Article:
Pakistan’s balance of payment issue is resolving with the support from our friends, but it is a reality that the crisis still exists. Moreover, we are in a better position to negotiate and bargain with IMF as we have contingency sources available at the moment. In case, God forbids we fail to pay back to our friends within the set time, we will lose this edge that we enjoy now, limiting our bargaining and negotiation power with IMF. PTI government is trying to adjust to the IMF requirements voluntarily, such as Pakistan rupee devaluation, which can go all in vain without IMF supervision.
PM Imran Khan considered “Naya Pakistan Housing Scheme”, the foundation of Pakistan’s future growth, development and prosperity. The scheme has the potential to generate employment, circulate money, mobilize various sectors, increase production, growth, development in multiple sectors, and sustaining the economy in the long run. The scheme won international attention, and the World Bank issued the first installment of $58 million for the “Naya Pakistan Housing Scheme”. The second installment of $70 million will be given to Pakistan later. To actualize its full potential, it is the right time to boost the investor’s trust and ensure ease of doing business. With the help of IMF support, this can be done easily. At the same time, this can add up to our potential to secure a good and agreeable deal with IMF.
Here it is important to understand why IMF is essential, and why Pakistan cannot climb the steps of success without IMF? Pakistan has a history of security issues, complex business processes and procedures, frequently increasing taxes, prices of oil and electricity, which makes the investment atmosphere uncongenial, and unfavorable. As the uncertainties regarding IMF still dominate the market, the investors are holding back their investment unless the situation gets clear, and they regain confidence in the Pakistani market. IMF can give that needed confidence to the investors so that they feel safe in investing in the market with economic challenges. An alliance with IMF will also have an impact on our market rating. All this is essential to mobilize the investor and highlight Pakistan as an emerging market with potential.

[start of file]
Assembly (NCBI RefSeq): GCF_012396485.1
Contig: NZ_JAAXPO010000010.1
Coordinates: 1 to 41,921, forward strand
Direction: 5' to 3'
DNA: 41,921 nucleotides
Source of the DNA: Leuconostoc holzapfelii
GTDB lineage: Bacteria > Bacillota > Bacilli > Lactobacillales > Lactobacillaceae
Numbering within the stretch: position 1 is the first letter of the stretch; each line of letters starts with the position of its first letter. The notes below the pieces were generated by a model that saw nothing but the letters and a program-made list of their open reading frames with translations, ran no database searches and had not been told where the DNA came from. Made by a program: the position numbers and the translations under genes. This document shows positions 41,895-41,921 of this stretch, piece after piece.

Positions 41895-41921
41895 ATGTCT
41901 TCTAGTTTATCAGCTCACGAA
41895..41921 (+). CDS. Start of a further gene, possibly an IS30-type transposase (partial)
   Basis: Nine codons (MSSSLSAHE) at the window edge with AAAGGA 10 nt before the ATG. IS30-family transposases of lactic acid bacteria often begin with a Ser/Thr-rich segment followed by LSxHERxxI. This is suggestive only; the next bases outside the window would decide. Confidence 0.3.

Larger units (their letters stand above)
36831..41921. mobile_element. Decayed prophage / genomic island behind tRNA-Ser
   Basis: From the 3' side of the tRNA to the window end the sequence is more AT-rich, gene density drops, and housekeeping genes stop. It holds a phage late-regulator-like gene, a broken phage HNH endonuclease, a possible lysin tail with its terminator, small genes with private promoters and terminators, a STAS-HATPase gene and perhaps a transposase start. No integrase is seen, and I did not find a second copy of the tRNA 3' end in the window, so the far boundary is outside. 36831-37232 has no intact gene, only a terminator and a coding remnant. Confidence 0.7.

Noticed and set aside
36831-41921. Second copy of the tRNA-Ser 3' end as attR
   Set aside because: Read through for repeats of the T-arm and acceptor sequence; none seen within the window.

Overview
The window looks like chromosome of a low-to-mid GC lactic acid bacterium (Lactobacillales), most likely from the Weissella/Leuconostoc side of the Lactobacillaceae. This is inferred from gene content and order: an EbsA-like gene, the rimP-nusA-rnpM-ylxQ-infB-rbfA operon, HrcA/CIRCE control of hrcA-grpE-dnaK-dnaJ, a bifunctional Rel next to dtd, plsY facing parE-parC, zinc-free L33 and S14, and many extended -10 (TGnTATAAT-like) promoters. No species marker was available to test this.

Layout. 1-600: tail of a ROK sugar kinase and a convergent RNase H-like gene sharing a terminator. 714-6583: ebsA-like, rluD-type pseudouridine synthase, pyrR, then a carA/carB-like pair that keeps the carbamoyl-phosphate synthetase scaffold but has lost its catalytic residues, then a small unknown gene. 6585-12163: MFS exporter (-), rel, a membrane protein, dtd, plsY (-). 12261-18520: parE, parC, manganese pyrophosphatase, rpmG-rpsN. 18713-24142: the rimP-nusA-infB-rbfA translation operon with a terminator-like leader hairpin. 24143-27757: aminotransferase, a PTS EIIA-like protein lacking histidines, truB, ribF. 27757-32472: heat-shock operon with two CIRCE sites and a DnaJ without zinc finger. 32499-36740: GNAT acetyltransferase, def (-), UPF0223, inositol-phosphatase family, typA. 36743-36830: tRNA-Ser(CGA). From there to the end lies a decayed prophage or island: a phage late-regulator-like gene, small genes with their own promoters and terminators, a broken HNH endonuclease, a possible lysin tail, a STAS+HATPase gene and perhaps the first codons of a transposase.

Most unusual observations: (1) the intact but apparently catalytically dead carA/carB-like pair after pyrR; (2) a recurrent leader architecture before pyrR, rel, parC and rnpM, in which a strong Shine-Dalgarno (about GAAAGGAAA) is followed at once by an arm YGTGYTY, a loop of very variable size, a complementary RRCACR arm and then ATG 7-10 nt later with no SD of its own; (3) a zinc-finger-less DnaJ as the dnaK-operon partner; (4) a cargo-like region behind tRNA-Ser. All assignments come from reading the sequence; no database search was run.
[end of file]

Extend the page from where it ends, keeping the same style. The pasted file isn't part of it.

The Pakistan and IMF alliance has a history of failure. Pakistan has accepted IMF help almost 21 times. Particularly after the 1950s, the two have frequently joined hands after every three years with no success. It will be a challenge for the new government to ensure that this alliance should be the last one, and within three to six years, we can present ourselves as one of the IMF alliance success stories.
In my humble opinion, this is the right time to negotiate with the IMF, and develop a favorable package for Pakistan as we are in a better position to safeguard our interests. The success of this alliance will hugely depend on sincerity with Pakistan, focus, planning, out of the box thinking, transparency, cross board accountability, clear priorities, ensuring ease of doing business, security conditions, and keeping the people informed. Only then, Pakistan and IMF alliance can help the PTI government break out from the vicious web of increasing taxes, oil, and gas prices.